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County revises zoning request

Plan eases height limits just enough for warehouse

County commissioners lowered their sights Tuesday for a building-height increase aimed at snagging a 1 million-square-foot distribution center.

The potential West Plains warehouse needs to be almost 50 feet tall because of automated storage-and-retrieval equipment, but county light industrial zoning allows only 40 feet.

Eager to accommodate an unnamed company that some insiders say could generate 200 to 300 jobs, commissioners recently asked the county Planning Commission to consider increasing the height limit to 150 feet.

Responding to concerns about unexpected consequences, commissioners decided Tuesday that a 60-foot limit would be adequate. They voted unanimously to lop off the top 90 feet of their original request.

Planning commissioners, who also expressed reservations about the 150-foot limit, will receive the revised proposal in time for deliberations at 9 a.m. Thursday.

The proposed 150-foot limit would have matched Spokane’s light-industrial height limit, which will apply to Spokane International Airport land next year when the city annexes it.

But city and state officials feared unexpected consequences from adopting only one facet of the city zoning code.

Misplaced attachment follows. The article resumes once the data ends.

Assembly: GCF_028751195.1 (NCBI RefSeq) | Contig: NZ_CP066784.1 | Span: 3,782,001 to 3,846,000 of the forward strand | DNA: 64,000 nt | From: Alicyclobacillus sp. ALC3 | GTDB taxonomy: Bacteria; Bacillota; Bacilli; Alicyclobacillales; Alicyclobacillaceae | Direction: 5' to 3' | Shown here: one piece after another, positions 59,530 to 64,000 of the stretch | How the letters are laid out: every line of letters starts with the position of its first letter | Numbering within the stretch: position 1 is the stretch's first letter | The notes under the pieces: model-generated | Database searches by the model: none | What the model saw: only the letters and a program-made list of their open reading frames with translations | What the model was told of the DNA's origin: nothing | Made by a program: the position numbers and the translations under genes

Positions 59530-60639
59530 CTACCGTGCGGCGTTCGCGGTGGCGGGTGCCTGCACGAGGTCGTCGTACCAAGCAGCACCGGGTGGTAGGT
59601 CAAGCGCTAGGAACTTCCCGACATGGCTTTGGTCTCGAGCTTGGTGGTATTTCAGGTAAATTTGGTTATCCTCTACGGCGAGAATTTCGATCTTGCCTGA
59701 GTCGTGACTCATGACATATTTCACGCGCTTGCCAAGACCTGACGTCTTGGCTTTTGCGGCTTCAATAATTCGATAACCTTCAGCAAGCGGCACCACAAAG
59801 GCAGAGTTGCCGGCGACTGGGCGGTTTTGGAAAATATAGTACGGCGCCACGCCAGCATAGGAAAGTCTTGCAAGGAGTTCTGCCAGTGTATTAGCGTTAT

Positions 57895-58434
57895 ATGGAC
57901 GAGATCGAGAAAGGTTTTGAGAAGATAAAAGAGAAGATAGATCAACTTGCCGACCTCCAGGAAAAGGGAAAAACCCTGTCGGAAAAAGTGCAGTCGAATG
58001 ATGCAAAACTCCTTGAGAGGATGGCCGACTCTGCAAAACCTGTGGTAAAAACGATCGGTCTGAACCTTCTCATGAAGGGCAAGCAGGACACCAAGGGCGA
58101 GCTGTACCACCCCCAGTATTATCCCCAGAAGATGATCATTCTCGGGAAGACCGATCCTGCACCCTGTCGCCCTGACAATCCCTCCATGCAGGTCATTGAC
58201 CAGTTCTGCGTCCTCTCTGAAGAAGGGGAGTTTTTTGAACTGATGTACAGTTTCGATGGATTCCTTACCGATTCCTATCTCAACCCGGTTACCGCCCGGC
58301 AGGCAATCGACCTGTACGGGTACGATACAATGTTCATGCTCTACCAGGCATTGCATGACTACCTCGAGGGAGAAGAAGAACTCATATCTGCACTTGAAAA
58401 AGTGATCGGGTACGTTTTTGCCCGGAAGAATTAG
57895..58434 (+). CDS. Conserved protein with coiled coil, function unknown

“Developments within the city’s light industrial zone areas must comply with design standards and other standards designed to mitigate structure height and massive buildings,” city planner Louis Meuler said in a letter to county planning commissioners.

County Planning Director John Pederson said the county also has regulations to mitigate tall buildings.

Also, Pederson said, structure heights near Spokane International Airport and Fairchild Air Force Base would continue to be strictly limited by an airport “overlay” zone.

He said it is a “subjective opinion” that the county’s overlay zone relies on “outdated development standards that do not protect these essential public facilities” as Meuler stated.

Carter Timmerman, an aviation planner for the state Department of Transportation, agreed that the county’s airport regulations are “not consistent with best management practices.”

Pederson said county officials are “not averse” to adopting the new state airport guidelines – as the Spokane City Council recently did – or even the entire city code for light industrial zones.

County commissioners expressed concern last month that the city’s 150-foot limit might be inappropriate for the aviation-sensitive West Plains.

But commissioners also expressed a desire for matching city and county zoning regulations in the area, and wound up following the city’s lead on height.

Before merging zoning regulations, Pederson said, county leaders want to complete a project to protect Fairchild Air Force Base – and to land the distribution center if that can be done without harming the base or the regional airport.

Pederson and commissioners noted there already is at least one privately owned building on airport property that is about 60 feet tall.

Also, Pederson said, allowing 60-foot buildings in light industrial zones would match the height ceiling on West Plains land zoned for “regional commercial” use.